4. Count Four

Plaintiff's fourth count alleges that representatives of Defendants attempted to deceive Plaintiff's realtor into allowing them access to the house in order to shut off the utilities. Plaintiff's realtor apparently did not allow the representatives into the property and contacted Plaintiff about the attempt. Plaintiff alleges that this caused her emotional damages in the amount of $5, 000. Critically, there is no allegation that either Plaintiff or the realtor believed the representatives or relied upon their statements. Rather, Plaintiff alleges that they denied the representatives entry into the property.

5. Count Five

This count appears to allege that Defendants told Plaintiff that federal funds were not available to refinance her loan when, in fact, such funds were available. This claim does not allege the representation with sufficient particularity, nor does it allege that the Plaintiff was ignorant of the representation's falsity, or that she relied upon it. There is no allegation of causation or damages.

6. Count Six

This count alleges that Plaintiff was told that if she sent in one month's payment, she would be removed from the "default group." Plaintiff alleges that she did so. As Plaintiff was apparently already three months behind on her payments, it is not clear how Plaintiff was damaged by making a payment of money already owing. Furthermore, subsequent counts indicate that the check was actually returned to Plaintiff.

7. Count Seven

This count alleges that the bank returned Plaintiff's check with a letter indicating that the payment was rejected as insufficient to bring the loan current. Plaintiff contends that this action forced her into default. This allegation is not consistent with the earlier allegations, however, as Plaintiff was apparently already several months behind when she sent in the single month's payment. Plaintiff could not, therefore, have been forced into default solely by the banks refusal to accept an insufficient amount.

8. Count Eight

This count alleges that Defendants filed documents containing false information when initiating the non-judicial foreclosure of Plaintiff's property. There is no allegation of Plaintiff's ignorance of the representations' falsity or her reliance on them. Nor is there any allegation that Defendants intended Plaintiff to act based on those representations.

9. Counts Nine, Ten, and Eleven

These counts continue Plaintiff's attack on the non-judicial foreclosure process and Defendants' refusal to provide Plaintiff with a loan modification. They do not allege any of the elements of a fraud claim.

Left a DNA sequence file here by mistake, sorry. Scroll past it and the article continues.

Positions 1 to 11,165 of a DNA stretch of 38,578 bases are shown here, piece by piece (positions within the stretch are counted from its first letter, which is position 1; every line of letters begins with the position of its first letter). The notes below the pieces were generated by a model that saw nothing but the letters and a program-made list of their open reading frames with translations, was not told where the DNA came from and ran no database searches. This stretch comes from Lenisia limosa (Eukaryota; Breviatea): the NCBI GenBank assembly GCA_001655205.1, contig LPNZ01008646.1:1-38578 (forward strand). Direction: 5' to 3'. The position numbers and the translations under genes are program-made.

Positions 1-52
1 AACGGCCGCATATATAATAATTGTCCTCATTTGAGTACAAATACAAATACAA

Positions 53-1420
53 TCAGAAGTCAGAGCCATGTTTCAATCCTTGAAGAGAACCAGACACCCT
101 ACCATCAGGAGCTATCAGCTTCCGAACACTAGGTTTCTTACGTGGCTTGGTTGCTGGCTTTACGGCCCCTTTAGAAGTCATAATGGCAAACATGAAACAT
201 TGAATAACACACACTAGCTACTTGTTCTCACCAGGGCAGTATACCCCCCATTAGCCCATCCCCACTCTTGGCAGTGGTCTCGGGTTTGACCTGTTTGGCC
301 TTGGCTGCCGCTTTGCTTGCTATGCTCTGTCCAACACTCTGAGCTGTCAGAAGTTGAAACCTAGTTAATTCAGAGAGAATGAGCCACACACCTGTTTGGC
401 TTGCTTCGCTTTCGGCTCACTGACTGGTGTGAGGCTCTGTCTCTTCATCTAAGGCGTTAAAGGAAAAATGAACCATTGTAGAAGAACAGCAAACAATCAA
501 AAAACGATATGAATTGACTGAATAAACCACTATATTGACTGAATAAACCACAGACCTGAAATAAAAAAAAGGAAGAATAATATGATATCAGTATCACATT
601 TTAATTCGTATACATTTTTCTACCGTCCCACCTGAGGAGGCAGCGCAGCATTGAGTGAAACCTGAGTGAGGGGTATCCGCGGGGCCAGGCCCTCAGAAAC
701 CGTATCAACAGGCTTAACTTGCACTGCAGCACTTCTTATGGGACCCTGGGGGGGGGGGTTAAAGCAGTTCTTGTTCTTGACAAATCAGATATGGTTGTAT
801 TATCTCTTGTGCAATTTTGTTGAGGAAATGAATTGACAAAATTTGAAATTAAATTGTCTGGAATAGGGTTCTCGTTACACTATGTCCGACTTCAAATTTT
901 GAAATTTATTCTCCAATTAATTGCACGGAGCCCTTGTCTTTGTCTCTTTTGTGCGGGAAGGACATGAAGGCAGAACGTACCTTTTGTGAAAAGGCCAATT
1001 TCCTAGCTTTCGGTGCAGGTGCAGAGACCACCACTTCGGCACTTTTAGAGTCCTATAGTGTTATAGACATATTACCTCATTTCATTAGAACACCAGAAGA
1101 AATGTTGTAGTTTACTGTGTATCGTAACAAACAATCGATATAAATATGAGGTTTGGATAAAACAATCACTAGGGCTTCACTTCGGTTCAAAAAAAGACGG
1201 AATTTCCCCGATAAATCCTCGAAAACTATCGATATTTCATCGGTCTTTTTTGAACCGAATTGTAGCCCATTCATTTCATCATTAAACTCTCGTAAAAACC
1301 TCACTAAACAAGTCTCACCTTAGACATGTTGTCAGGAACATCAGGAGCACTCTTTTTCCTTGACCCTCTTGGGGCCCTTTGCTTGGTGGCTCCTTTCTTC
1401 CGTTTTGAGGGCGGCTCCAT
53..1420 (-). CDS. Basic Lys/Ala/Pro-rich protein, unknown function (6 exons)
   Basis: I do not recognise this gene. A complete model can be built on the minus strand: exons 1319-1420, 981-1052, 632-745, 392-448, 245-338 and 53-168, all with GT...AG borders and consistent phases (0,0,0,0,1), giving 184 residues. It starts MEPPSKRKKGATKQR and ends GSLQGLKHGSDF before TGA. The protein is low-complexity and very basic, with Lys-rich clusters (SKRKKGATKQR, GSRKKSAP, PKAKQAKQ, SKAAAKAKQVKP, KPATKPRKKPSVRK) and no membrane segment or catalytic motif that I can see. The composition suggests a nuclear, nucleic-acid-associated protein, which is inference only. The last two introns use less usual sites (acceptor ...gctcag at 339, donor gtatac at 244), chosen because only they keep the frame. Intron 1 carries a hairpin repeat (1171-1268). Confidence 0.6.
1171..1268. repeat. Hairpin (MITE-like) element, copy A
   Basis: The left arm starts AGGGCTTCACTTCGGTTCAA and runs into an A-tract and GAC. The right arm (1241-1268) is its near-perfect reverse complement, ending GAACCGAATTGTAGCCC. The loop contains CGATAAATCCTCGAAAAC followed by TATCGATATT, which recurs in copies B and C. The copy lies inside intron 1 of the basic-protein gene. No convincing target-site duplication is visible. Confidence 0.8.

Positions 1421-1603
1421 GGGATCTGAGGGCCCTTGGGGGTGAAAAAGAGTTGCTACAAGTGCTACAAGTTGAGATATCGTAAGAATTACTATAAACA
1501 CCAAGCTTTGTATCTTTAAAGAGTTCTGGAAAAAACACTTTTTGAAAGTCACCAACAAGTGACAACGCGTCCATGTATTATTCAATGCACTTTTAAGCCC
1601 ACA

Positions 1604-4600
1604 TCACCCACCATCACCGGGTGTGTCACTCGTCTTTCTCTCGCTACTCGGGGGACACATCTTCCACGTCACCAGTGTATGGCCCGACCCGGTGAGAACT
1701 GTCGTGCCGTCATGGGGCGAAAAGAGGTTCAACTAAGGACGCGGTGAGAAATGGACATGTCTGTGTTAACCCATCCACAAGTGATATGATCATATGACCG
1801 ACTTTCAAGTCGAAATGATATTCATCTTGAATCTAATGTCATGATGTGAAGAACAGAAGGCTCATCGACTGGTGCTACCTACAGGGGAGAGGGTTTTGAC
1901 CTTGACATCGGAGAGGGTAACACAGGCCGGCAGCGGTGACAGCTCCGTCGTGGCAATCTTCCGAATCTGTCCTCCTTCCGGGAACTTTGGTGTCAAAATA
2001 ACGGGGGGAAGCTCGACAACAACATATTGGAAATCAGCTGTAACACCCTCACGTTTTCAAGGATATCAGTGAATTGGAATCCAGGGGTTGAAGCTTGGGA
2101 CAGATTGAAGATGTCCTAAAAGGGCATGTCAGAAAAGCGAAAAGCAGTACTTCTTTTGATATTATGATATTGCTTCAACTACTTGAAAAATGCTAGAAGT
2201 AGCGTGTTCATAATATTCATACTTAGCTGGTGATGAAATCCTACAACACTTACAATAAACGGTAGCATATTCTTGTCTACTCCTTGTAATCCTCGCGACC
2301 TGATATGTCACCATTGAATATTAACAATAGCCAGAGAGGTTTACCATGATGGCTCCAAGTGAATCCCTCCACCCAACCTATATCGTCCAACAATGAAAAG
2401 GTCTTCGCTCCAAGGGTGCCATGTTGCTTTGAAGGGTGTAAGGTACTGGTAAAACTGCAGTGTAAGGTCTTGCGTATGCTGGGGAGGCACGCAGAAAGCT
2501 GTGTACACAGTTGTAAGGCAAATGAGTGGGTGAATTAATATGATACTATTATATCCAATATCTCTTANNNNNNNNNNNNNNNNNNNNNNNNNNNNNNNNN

10. First Count Twelve

This count alleges that Plaintiff had a potential buyer for the property, but that the deal fell through because of Defendants' allegedly fraudulent foreclosure filings. Even assuming that the foreclosure filings constituted a false representation, there is no indication that Plaintiff was ignorant of their falsity or that she relied upon them. To the extent that Plaintiff asserts that her potential buyers were deceived, she lacks standing to assert a claim on their behalf.

11. Second Count Twelve

This count appears to allege that a representative of Defendants made a false affidavit initiating the non-judicial foreclosure. Once again, there is no allegation that Plaintiff was ignorant of the falsity of the allegations or that she relied upon them. Rather, it appears that Plaintiff alleges that she was aware they were false.

None of Plaintiff's thirteen counts allege all of elements of fraud. When elements do appear within the counts, they are often conclusory and lack the particularity required under Rule 9. Nor do the counts allege a single coherent claim for fraud when considered collectively. Accordingly, this claim is DISMISSED.

C. Plaintiff's Third Claim

The third claim is for negligent misrepresentation. There are fourteen counts, covering the allegations made in support of Plaintiff's claims for fraud and declaratory relief, as well as new allegations that Defendants' misrepresentations interfered with Plaintiff's ability to conclude a short sale of the property.

Under Oregon law, a negligent misrepresentation claim for economic losses "must be predicated on some duty of the negligent actor to the injured party beyond the common law duty to exercise reasonable care to prevent foreseeable harm." Onita Pacific Corp. v. Trustees of Bronson , 315 Or. 149, 159 (1992). A party may be held to such a heightened duty if there is a "special relationship" in which "the party sought to be held liable had some obligation to pursue the interests of the other party." Conway v. Pacific Univ. , 324 Or. 231, 237 (1996).

In this case, Plaintiff alleges that the bank owed her a fiduciary duty. The allegations within the TAC, however, only support the existence of an ordinary creditor-debtor relationship. The Oregon Supreme Court has declined to find a heightened duty under such circumstances, instead describing the creditor-debtor relationship as "arm's-length" and "commercial." Uptown Heights Assocs. Ltd. P'ship v. Seafirst Corp. , 320 Or. 638, 650 (1995).